Key Takeaways from the 2015 Entertainment, Media & Technology Focus Forum

Our 7th industry-specific Focus Forum, co-hosted by Comcast NBCUniversal in Philadelphia, brought together leading career service professionals and employers of MBA & Masters degree students in the Entertainment, Media and Technology (EMT) industries and functions. Together, we discussed current challenges, identified solutions, and developed strategies to address the expanding leadership talent shortage in these industries.

Here are some of the key takeaways from the group discussions and moderated panel:


MODERATED GROUP DISCUSSION #1: Connecting Candidates & Employer within EMT Industries & Functions


  • JOB REALITY: Often, candidates must be educated on available EMT roles versus candidates’ perception of their employer brand.
  • ADVOCACY: Some of the best advocates for an EMT company on campus are recent MBA hires that can speak first-hand to their experience.
  • VIRTUAL RECRUITING: When there aren’t enough resources to recruit on campus, connect with career services to create virtual opportunities to present information to candidates.


  • THE PERFECT CANDIDATE: Career Services should help candidates navigate the overlap between their strengths and interests. A love for movies & TV doesn’t automatically translate into a good fit. EMT employers are searching for candidates that are:Ambitious, yet humble
    • Leaders, yet team players
    • Creative, yet pragmatic and analytical
    • Passionate and committed to EMT, yet flexible in their roles
    • Risk tolerant
    • Willing to travel
    • Fluent with technology, or have an undergraduate degree in IT
  • INDUSTRY KNOWLEDGE: Recruiters and hiring managers are searching for students who can have an intelligible conversation about their industry, demonstrating their understanding of what lies below the surface of the company’s opportunities. Entertainment, media and technology are increasingly crashing into each other. They can no longer be separated, and candidates need to have a working knowledge of each industry.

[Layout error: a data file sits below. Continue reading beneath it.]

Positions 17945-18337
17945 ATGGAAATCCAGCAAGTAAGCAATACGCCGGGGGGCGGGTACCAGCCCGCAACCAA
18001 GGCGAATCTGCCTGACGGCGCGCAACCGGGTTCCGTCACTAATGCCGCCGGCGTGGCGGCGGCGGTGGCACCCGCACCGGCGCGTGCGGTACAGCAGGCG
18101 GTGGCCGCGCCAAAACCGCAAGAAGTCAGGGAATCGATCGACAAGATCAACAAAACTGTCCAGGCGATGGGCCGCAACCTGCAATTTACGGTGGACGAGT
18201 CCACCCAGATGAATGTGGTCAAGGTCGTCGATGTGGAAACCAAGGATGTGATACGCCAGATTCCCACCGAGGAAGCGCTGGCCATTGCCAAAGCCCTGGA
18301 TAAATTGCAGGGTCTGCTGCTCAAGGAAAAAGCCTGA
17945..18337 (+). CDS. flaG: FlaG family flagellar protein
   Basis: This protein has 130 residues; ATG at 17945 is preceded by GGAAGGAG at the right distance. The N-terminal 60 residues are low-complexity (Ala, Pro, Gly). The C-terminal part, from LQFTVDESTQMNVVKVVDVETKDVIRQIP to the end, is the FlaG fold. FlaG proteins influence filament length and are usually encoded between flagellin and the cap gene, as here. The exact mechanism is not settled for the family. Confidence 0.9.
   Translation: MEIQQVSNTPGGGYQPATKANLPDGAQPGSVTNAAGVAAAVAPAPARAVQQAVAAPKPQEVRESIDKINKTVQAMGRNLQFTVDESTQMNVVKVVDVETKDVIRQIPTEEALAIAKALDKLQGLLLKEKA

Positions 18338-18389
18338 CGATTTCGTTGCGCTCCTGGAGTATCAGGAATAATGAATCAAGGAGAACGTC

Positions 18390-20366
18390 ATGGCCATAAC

MODERATED MBA PANEL: Career Preferences & Experiences of Recently Hired Students

Featuring MBA students and recent graduates from the follow business schools:


  • MBA vs UNDERGRAD: Media companies are more apt to lump together their graduate and undergraduate hiring processes. Unlike undergrads, MBAs typically have several years of full-time experience under their belts, and are specifically in search of an MBA-required or MBA preferred opportunity. Media companies need to target their recruitment efforts and direct their job posting descriptions to MBAs, ensuring MBA appropriate level challenges and opportunities.
  • CULTURAL FIT: MBAs searching for EMT roles will be most attracted to a company based on the relationships, people, and company culture that they observe, both during their internships and the recruitment process.
  • COMPANY VISITS: Candidates appreciate senior leadership that is not only intelligent, but involved, supportive and representative of the company’s values. If an intern and/or recruit is able to interact with a large and diverse group of current employees, and hear consistently positive feedback about the company, it will resonate with them much more than exposure only to a sliver of the corporate hierarchy.


  • EMT INTERNSHIPS: Compared to consulting and financial companies, EMT companies tend to have a smaller pool of summer interns. This allows their interns to have a more unique experience with diverse leadership opportunities. It is crucial for students, especially career switchers, to gain internship experience that is directly related to an EMT field.